On the way back to camp we stopped for a journey of giraffe, and just sat there and enjoyed a long stop to watch them feed on the trees. Giraffe and elephant are my two most favorite mammals to watch and to photograph, so I was glad to spend some good time with a relaxed congregation of them this morning.



Nikon D4, 70-200mm f/2.8 VRII, 1/1400 @ f/4, ISO 1600


Friends (Lawrence and Renneck, our amazing trackers)

Nikon D800, 70-200mm f/2.8 VRII, 1/640 @ f/4, ISO 320


Camera bags on this safari are sponsored by Gura Gear, which I started in 2008. Check us out. We make the best camera bags on the planet.

Some of the gear on this safari has been provided by I rely on for both my own needs as well as my safari travelers’ needs. When we need big lenses, cameras or anything else photographic, we turn to to help out. They are the best resource in the industry for traveling photographers.


Photo of the Day - Cheetah and Her Cubs


Cheetah and Her Cubs

Ngorongoro Conservation Area, Tanzania. March 2012

Pentax 645D + 400mm f/5.6, 1/100 @ f/5.6, ISO 800


Safari Update #7

We left the Serengeti today, and made our way to the Ngorongoro highlands. Along the way we stopped at Lake Masek to photograph sparring giraffes, as well as a larger family group that was walking along the water’s edge. After a half an hour, we continued on our journey to the Ngorongoro Crater, which took much of the morning and into the early afternoon.

We stopped at the Oldupai Gorge (not the incorrect spelling of Olduvai), for fuel at the top of the crater rim, as well as for a picnic lunch. We ate underneath one of the largest fig trees I have ever seen, which provided more shade than I had ever seen from one. Truly marvelous. My guests commented on how green the crater is, as well as how much they liked the cool weather. It was probably 65F this afternoon, and I watched the crater floor as the passing clouds created shadows that looked like the spots of a dairy cow.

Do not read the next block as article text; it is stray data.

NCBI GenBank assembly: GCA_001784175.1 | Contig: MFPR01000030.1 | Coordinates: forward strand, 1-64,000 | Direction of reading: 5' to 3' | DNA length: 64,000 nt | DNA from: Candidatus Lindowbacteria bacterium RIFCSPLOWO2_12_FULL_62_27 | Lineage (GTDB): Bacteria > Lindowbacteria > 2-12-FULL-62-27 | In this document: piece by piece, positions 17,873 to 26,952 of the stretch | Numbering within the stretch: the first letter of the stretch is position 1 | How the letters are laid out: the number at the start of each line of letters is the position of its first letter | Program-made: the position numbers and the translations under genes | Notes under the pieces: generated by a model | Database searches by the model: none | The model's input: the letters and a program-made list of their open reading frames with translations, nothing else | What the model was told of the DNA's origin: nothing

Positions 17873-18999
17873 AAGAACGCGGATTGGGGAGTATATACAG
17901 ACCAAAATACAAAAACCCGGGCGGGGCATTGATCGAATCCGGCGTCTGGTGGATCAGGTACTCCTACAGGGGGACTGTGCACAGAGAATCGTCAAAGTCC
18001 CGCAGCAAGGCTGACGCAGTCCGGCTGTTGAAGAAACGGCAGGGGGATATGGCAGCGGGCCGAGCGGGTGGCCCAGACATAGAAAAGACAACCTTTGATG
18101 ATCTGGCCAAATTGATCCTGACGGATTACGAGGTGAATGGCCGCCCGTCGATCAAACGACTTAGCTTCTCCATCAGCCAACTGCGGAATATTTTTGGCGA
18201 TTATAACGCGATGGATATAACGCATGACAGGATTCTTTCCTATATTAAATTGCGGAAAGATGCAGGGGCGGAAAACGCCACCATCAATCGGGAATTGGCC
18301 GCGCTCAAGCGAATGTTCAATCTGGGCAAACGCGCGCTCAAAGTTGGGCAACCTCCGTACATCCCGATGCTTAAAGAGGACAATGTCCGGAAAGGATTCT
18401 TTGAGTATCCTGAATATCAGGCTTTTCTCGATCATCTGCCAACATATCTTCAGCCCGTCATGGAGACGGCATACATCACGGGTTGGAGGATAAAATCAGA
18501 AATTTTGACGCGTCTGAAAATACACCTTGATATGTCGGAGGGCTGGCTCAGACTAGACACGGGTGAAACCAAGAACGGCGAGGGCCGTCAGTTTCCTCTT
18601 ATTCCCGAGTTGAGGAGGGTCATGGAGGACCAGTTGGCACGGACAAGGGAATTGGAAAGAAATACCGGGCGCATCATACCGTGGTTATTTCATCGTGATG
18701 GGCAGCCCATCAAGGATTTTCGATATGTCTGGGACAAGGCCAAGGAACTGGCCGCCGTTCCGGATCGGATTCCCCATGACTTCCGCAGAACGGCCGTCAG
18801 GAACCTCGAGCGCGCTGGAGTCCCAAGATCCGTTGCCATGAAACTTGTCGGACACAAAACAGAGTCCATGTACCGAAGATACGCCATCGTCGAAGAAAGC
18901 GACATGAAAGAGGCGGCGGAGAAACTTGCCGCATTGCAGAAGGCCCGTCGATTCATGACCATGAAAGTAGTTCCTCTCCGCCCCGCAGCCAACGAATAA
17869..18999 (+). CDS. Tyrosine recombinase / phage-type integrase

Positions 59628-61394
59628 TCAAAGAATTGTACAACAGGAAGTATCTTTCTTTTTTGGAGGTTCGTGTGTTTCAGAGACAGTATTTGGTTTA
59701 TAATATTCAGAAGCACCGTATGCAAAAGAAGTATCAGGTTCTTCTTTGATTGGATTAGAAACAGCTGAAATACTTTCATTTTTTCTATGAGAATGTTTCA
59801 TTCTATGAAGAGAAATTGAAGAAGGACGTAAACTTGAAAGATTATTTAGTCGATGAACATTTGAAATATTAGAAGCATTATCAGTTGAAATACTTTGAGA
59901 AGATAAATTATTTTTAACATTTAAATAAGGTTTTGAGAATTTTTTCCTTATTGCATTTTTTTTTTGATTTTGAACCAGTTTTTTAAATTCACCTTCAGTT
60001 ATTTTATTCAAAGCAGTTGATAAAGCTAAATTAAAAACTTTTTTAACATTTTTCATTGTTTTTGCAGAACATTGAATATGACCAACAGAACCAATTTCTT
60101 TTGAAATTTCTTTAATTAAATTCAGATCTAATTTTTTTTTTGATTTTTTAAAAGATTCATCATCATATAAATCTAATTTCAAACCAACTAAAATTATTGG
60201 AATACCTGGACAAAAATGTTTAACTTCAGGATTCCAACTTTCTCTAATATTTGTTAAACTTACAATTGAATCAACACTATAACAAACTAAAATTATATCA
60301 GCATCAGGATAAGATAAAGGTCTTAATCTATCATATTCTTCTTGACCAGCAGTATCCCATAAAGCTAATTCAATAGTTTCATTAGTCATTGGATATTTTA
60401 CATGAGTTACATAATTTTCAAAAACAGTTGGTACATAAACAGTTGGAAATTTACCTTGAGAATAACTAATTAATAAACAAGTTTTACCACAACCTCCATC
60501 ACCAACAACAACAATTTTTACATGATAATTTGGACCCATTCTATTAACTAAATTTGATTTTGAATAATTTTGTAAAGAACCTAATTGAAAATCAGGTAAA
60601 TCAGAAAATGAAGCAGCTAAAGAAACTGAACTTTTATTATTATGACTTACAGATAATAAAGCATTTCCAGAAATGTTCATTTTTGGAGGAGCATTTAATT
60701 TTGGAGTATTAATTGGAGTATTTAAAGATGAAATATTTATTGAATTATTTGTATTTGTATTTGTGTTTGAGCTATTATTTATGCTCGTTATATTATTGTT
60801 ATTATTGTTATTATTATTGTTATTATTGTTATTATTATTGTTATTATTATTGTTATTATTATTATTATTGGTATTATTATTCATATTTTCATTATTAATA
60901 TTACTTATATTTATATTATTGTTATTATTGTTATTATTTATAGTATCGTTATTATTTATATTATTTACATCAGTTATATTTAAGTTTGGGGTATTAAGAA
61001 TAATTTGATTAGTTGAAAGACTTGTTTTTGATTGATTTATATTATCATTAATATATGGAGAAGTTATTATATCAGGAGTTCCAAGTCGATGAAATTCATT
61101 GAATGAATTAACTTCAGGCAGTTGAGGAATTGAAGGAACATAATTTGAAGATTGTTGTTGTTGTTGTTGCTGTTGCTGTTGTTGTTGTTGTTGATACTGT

We arrived at camp around 2pm, and we took a nice rest until the light was good enough to go photograph some local Maasai near our camp. At 4:30 we loaded up and made our way to a boma nearby. Saitoti met us outside, asked us to come in and mingle around for a while. I helped Troy shoot some portraits, as he needed help with the strobe light setup. We used Pocket Wizards with his 580EX flash, with the flash set to manual. We mostly shot at 1/4 power, with the flash around 3 to 4 feet away from our subjects. He had a great time, and I was glad to help. The local ladies really like the Polaroid shots we gave away, and I should bring a small printer with me next time. I think Canon makes a Selphy model, which is battery powered.

I was happy to see that everybody was having a good time, and we went back to camp after 90 minutes of laughing, dancing and chit chatting.

The sunset was beautiful tonight, and I can tell that it will be cbilly tonight. No clouds equals chilly morning temperatures, for sure. The dinner tonight was local fare, with nyama choma (grilled meat), sukuma weike (spinach), maharage (beans), rice and chaati bread. My favorite Tanzanian meal at the end of a long and fruitful day.